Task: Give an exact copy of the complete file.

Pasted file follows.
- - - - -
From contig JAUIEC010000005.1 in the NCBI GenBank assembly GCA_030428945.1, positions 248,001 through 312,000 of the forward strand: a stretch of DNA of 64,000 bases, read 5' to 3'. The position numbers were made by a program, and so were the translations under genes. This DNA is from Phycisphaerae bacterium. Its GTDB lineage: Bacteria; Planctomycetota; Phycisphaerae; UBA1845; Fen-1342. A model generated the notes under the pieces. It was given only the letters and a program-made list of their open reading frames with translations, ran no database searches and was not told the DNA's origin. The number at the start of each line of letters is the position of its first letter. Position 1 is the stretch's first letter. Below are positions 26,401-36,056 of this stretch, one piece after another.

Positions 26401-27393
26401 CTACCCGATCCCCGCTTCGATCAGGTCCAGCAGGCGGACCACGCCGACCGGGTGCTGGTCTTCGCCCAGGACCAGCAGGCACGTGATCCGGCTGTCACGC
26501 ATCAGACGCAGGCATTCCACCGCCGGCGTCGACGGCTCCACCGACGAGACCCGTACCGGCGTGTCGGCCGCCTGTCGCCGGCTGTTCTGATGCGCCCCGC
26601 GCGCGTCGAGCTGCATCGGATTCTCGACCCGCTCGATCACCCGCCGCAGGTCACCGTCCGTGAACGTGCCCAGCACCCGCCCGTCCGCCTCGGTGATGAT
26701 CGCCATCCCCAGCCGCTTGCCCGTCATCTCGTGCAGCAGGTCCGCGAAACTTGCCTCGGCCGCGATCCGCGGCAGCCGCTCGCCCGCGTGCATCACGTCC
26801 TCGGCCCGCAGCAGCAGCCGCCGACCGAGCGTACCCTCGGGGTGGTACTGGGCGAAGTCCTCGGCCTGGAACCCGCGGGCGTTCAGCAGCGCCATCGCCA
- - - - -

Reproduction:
From contig JAUIEC010000005.1 in the NCBI GenBank assembly GCA_030428945.1, positions 248,001 through 312,000 of the forward strand: a stretch of DNA of 64,000 bases, read 5' to 3'. The position numbers were made by a program, and so were the translations under genes. This DNA is from Phycisphaerae bacterium. Its GTDB lineage: Bacteria; Planctomycetota; Phycisphaerae; UBA1845; Fen-1342. A model generated the notes under the pieces. It was given only the letters and a program-made list of their open reading frames with translations, ran no database searches and was not told the DNA's origin. The number at the start of each line of letters is the position of its first letter. Position 1 is the stretch's first letter. Below are positions 26,401-36,056 of this stretch, one piece after another.

Positions 26401-27393
26401 CTACCCGATCCCCGCTTCGATCAGGTCCAGCAGGCGGACCACGCCGACCGGGTGCTGGTCTTCGCCCAGGACCAGCAGGCACGTGATCCGGCTGTCACGC
26501 ATCAGACGCAGGCATTCCACCGCCGGCGTCGACGGCTCCACCGACGAGACCCGTACCGGCGTGTCGGCCGCCTGTCGCCGGCTGTTCTGATGCGCCCCGC
26601 GCGCGTCGAGCTGCATCGGATTCTCGACCCGCTCGATCACCCGCCGCAGGTCACCGTCCGTGAACGTGCCCAGCACCCGCCCGTCCGCCTCGGTGATGAT
26701 CGCCATCCCCAGCCGCTTGCCCGTCATCTCGTGCAGCAGGTCCGCGAAACTTGCCTCGGCCGCGATCCGCGGCAGCCGCTCGCCCGCGTGCATCACGTCC
26801 TCGGCCCGCAGCAGCAGCCGCCGACCGAGCGTACCCTCGGGGTGGTACTGGGCGAAGTCCTCGGCCTGGAACCCGCGGGCGTTCAGCAGCGCCATCGCCA